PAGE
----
When I won the first Apples and Snakes Performance Poet of the year back in ’94, in truth I was joint winner, I knew then that there was another exciting way to combine rhythm and poetry and theatrical performance. Of course I was not the first to discover it (grin) but right then anything like poetic drama seemed to be either from another time or extremely avant garde, pretentious and have nothing to do with the real world . It was around that time that things started to change, especially of course with the advent of rap.
Poetry makes a small cast into an epic production. The heightening of language takes us to places naturalism cannot go easily. It is so thrilling and powerful and really digs in to the stuff that is going on underneath. Naturalism is powerful because it dwells on the specific realism of a situation but poetry helps us to find a myriad of truths and levels.
In 1996 I wrote a radio play about racism for the BBC called Albion Tower which went on to win a Sony for best production and an award from the Commission for Racial Equality for best radio play on racial issues. The play which had Peter Jeffries, James Ellis, and Nicholas Bailey in the leads took place in a tower block in the Midlands of the UK . It was almost entirely in verse and had a story based around the Tower of Babel. The young black British boy Edison at the centre of the story played loud rap and reggae in his hard-to-let tower block flat, driving his neighbour Bill, an old white widower, mad. In order to fight back, Bill starts to play World War 2 themes through the wall and slowly but surely everyone in the block adds their own music creating chaos. Eventually the music stops after a distraught child throws herself off the roof of the block. Edison, the young boy, thought entirely in rap, though his ‘realistic’ dialogue was everyday. This was very experimental at the time and was unusual in its use of poetry in a realistic setting.
Subsequently in Ireland I wrote a play for youth theatre called Alien Nation, published by the National Association of Youth Drama in Ireland about racism amongst young people and used a whole range of rap and rhythm in conjunction with short sharp scenes to explore the subject. I still find now that when I am working with young people they key in to this rhythm work quickly and easily.
Right now I am working as a director with poet Lorna Shaughnessy and three actors on a series of her poems about the Sacrifice of Iphigenia, The Sacrificial Wind. What’s fascinating here is the way it melds the universality of themes with strikingly relevant and beautiful imagery. Interestingly Greek tragedy only allowed three speaking actors (though there was also a chorus). The actors wore masks of course so one actor could easily play many roles, and it is another connection that our piece also has three performers too.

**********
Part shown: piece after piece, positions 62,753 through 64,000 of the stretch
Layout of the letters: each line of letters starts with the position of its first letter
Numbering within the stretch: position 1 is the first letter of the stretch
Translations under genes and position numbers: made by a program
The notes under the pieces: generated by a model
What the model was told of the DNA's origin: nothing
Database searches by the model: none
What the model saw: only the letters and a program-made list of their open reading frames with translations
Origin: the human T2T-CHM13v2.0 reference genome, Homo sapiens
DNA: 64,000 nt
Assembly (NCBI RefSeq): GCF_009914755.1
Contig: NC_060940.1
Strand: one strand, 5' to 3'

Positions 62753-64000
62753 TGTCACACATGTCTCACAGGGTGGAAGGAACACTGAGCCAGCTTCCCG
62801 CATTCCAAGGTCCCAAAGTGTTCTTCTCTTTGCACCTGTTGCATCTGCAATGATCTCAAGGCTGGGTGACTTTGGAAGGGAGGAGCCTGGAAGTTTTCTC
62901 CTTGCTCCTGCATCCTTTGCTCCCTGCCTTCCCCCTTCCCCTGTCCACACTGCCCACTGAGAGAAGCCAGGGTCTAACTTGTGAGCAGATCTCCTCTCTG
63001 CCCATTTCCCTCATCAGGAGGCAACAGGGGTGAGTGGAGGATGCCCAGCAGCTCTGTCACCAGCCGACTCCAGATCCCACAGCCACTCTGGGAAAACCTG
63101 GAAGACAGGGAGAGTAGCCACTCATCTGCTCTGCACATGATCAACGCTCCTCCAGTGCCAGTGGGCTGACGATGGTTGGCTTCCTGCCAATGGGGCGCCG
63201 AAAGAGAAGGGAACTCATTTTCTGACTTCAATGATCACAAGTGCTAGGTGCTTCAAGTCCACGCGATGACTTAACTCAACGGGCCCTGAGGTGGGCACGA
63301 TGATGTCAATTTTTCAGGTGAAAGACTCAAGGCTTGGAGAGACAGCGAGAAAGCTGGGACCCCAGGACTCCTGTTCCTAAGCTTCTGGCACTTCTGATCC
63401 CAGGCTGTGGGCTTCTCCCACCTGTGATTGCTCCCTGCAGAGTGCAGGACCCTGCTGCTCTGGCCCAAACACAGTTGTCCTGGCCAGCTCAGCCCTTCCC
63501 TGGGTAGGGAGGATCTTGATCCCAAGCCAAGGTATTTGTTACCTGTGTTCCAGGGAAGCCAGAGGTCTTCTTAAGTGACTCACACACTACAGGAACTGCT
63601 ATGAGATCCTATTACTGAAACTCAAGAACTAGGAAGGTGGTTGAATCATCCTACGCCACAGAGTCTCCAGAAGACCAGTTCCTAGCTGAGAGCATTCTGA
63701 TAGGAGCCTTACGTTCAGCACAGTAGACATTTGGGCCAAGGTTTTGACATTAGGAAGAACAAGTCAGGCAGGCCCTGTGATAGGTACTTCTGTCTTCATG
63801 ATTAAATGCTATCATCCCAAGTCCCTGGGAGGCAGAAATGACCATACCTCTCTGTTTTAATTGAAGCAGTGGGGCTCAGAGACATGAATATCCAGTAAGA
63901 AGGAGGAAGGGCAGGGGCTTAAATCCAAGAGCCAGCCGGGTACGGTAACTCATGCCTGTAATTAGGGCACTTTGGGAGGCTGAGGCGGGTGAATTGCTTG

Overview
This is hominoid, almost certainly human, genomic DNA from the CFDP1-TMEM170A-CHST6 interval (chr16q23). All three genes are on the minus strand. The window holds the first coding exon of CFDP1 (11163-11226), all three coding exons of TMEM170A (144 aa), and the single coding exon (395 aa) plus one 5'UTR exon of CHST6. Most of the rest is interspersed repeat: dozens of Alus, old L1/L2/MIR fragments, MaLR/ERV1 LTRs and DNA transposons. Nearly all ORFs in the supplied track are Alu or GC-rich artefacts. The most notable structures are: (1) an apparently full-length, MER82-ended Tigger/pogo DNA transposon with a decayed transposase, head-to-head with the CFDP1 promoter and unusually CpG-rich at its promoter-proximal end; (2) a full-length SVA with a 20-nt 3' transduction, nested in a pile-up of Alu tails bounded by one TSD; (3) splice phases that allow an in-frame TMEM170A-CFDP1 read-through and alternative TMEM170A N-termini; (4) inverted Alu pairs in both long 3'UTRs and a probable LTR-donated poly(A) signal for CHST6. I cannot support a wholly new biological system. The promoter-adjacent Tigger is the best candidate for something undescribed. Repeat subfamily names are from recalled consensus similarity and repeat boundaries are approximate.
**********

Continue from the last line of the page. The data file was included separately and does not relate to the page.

It is powerful stuff and relevant; beginning firstly with Euripides the playwright in exile pondering on writing a version of the Iphigenia story in order to say something about war and his time, he asks us what can we actually do in times of cruelty and war? Does he show her sacrifice in all its gory detail to shock his audience or does he show the other version where Iphigenia is snatched away by a goddess just in time to spend the rest of her life as a priestess in a foreign land to make them feel more positive about the story? The poetry takes us through the sacrifice and all the major players in that decision; how they collude, permit and act so that the engine of war and vanity can be pursued. Like many acts of unbelievable brutality a juggernaut of violence is set in motion that no one seems interested or able to stop. It sounds grimly familiar. The second half and I believe the heart of the piece deals with the consequences, most especially for the damaged women of Agamemnon’s family.
It is having one performance on November 24th at 1pm in the Centre for Drama Theatre and Performance (next to the Bank of Ireland Theatre) though we are expecting to have more. It is part of the Arts in Action programme at NUI Galway and entrance is free.
“Aristotle, I have been told, hath said, that Poetry is the most philosophic of all writing: it is so:”
(Wordsworth, Preface to Lyrical Ballads 1802.)
Just thought you would like to know Wordsworth agrees with you.
I think that Lorna in this work takes a step back very much like the philosopher does and philosophises about the subject matter of the Greek playwright but then paradoxically (and it’s also kind of mystically) in a way that only poetry can allow, she re-enters the action, in role and in the adventure of the poem, to explore what is at stake. In the beginning she becomes Euripides, an imaginative journey into his very thought processes, to express her heartfelt dialectic that is a participatory encounter between the poet here and now and the Greek playwright living in “her” imagination.